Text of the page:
By Alex Stuckey
The Missouri Senate will continue investigating Planned Parenthood even though the state attorney general found no evidence suggesting the organization sold fetal body parts in the state.
Attorney General Chris Koster, the sole Democratic candidate for governor in 2016, launched an investigation into the organization after controversial videos were released in July alleging the organization sold fetal body parts. The state Senate launched its own investigation at the same time.
One video specifically mentions St. Louis as a potential location to obtain fetal tissue. Planned Parenthood has vehemently denied that any fetal tissue was sold in Missouri.
The St. Louis Planned Parenthood is the only facility performing surgical abortions in the state. Koster's office reviewed documents tracing its process for disposing of fetal tissue for 317 abortions performed in June 2015.
"The evidence reviewed by my investigators supports Planned Parenthood's representation that fetal tissue is handled in accordance with Missouri law," Koster said. "We have discovered no evidence whatsoever to suggest that Planned Parenthood's St. Louis facility is selling fetal tissue."
But Republican Sen. Kurt Schaefer, chairman of the Senate committee tasked with looking into the Planned Parenthood allegations, said Koster's "incomplete" report would not put an end to the Senate's probe.
Koster didn't interview witnesses and he looked at a narrow window of time, Schaefer said. Schaefer is running for attorney general next year.
Koster's office found that once the procedure is performed, the tissue is placed in a leakproof container and taken to Pathology Services Inc., a Brentwood-based lab contracted by the facility to conduct the examinations.
Under state law, abortion providers must send a "representative sample of tissue" taken at the time of the abortion to a pathologist for examination. That lab is required to send a pathology report to both Planned Parenthood and the Department of Health and Senior Services. A March inspection report of the St. Louis facility showed the lab was not sending these reports to the department for an unknown period of time -- and that department officials were not aware the reports were missing. That situation has since been corrected, state officials say.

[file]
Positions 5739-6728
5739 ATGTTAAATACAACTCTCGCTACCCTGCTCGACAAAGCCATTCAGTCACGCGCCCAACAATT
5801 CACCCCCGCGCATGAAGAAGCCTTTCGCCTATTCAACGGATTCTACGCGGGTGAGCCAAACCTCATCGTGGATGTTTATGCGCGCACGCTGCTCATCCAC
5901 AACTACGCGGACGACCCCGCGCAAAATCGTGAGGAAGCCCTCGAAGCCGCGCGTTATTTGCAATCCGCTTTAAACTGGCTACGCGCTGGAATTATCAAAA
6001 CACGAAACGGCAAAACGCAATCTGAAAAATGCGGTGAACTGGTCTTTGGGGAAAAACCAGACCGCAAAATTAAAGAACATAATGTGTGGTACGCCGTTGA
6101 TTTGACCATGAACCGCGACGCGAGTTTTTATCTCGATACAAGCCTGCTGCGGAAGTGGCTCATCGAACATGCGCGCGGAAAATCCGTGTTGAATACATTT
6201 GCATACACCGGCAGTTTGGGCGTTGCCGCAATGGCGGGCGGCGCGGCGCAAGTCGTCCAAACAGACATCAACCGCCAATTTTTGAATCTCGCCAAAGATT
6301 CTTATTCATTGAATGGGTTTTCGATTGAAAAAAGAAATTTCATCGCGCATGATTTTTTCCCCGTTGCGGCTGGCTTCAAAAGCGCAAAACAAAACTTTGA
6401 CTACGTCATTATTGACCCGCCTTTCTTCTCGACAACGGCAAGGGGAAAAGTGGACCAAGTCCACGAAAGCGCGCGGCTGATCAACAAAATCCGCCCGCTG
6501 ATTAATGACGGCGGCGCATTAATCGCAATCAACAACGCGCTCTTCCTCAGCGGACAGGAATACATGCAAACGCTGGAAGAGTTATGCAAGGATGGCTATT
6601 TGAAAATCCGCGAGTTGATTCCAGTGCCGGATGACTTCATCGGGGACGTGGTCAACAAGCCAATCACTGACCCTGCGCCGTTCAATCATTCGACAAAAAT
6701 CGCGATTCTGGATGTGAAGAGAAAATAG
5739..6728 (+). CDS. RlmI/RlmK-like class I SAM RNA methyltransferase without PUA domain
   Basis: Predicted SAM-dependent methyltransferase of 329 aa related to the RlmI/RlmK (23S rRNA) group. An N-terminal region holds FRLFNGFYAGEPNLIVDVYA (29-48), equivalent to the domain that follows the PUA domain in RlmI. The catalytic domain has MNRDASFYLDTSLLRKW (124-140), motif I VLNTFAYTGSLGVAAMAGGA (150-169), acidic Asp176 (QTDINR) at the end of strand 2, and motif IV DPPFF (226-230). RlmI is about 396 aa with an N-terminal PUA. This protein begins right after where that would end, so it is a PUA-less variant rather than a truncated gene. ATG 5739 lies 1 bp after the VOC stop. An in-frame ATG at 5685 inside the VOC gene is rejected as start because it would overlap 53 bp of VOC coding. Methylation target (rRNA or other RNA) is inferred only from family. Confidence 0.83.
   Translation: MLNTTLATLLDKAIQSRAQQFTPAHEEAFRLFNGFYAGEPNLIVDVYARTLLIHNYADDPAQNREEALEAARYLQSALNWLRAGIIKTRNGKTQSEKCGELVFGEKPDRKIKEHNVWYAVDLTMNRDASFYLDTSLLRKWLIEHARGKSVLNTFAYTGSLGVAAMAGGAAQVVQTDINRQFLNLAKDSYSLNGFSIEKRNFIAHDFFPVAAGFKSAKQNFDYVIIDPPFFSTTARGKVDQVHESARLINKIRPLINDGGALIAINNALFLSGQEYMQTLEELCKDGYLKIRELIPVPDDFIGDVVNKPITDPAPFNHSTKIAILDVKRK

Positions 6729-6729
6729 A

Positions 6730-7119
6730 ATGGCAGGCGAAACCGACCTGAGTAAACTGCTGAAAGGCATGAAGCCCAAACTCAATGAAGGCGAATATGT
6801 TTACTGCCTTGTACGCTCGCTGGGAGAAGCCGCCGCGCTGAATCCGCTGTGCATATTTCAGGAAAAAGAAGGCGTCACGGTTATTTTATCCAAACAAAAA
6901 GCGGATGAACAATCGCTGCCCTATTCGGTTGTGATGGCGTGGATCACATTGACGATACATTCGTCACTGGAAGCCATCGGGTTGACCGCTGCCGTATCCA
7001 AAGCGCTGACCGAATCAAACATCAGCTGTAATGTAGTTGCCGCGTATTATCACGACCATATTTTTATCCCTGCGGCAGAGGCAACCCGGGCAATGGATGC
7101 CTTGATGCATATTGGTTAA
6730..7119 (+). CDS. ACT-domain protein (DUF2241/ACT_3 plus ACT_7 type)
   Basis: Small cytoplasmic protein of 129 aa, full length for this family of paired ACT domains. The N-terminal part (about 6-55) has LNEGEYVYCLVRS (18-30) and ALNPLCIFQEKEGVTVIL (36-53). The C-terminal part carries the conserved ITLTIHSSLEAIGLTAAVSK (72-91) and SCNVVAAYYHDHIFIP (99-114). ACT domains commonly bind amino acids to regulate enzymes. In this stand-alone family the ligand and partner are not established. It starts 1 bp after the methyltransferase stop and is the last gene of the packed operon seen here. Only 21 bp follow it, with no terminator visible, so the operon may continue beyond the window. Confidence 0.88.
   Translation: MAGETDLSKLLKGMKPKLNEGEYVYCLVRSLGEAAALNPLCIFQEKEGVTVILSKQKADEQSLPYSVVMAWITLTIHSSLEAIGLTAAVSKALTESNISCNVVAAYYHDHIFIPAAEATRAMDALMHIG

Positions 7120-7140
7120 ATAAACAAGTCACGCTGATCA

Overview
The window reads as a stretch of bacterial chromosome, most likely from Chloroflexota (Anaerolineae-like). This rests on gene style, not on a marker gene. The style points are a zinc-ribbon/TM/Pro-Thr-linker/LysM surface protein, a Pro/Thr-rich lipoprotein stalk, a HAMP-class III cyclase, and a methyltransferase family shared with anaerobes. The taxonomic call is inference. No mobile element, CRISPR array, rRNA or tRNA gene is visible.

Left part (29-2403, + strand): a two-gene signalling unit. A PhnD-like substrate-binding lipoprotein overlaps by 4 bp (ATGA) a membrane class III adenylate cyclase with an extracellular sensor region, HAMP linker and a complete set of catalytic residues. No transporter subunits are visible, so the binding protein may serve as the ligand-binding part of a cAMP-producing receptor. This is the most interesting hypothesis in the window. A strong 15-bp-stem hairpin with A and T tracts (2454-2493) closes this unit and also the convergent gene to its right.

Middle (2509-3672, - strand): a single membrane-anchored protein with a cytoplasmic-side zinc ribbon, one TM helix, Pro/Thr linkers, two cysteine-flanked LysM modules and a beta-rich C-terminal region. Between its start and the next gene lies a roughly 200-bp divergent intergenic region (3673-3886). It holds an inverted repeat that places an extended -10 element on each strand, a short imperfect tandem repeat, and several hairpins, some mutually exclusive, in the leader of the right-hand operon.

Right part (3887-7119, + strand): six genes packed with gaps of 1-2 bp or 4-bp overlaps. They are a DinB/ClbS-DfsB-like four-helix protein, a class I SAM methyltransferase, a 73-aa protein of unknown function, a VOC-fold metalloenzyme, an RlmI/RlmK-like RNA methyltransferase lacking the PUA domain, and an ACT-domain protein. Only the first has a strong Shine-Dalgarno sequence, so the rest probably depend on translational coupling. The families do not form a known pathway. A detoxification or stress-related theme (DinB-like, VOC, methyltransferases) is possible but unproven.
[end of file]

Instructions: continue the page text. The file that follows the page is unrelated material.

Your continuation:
Additionally, department director Gail Vasterling previously told the Senate panel, called the Interim Committee on the Sanctity of Life, she did not know what happened to the tissue following the examinations.
Koster's office looked into that as well, determining that once the lab is done with the examination, a waste disposal company collects the tissue and destroys it in an incinerator. This was determined by looking at invoices from the lab charging Planned Parenthood for the work and certification from the waste disposal company that the tissue was destroyed.
In a statement, Mary Kogut, president and CEO of Planned Parenthood of the St. Louis Region and Southwest Missouri, said the organization was pleased but not surprised by Koster's findings.
"We have always followed the highest medical and ethical standards and comply with all laws," Kogut said.
Leading candidates for the Republican nomination for governor, meanwhile, sided with Schaefer's decision to continue investigating Planned Parenthood.
"General Koster's cursory investigation of only one month's records at a Planned Parenthood clinic performing thousands of abortions each year falls short of what he promised Missourians," said a statement from the gubernatorial campaign of Catherine Hanaway, a former Missouri House speaker. "A thorough investigation would have included comprehensive interviews... a phone hotline for anonymous reporting of past activities and covered more than a single month."
The gubernatorial campaign of Lt. Gov. Peter Kinder issued a statement saying that Koster's report confirms "gruesome" practices by Planned Parenthood. "This is why I have fought to condemn the practices of Planned Parenthood in our state," said Kinder's statement. "We must continue our efforts to ensure that Missouri protects and respects human life at every stage."
Schaefer expects to hold another committee hearing next month. The committee also has been examining the resumption of abortion privileges at Columbia Planned Parenthood last month.
Following committee questioning, the University of Missouri announced Thursday that it is eliminating a category of clinical privilege at its Columbia hospital that Planned Parenthood's physician uses, and legally needs, to be able to provide medication abortions.
The organization is looking for ways it can continue to provide abortion procedures after the privileges go away Dec. 1.
Kevin McDermott of the Post-Dispatch contributed to this report.
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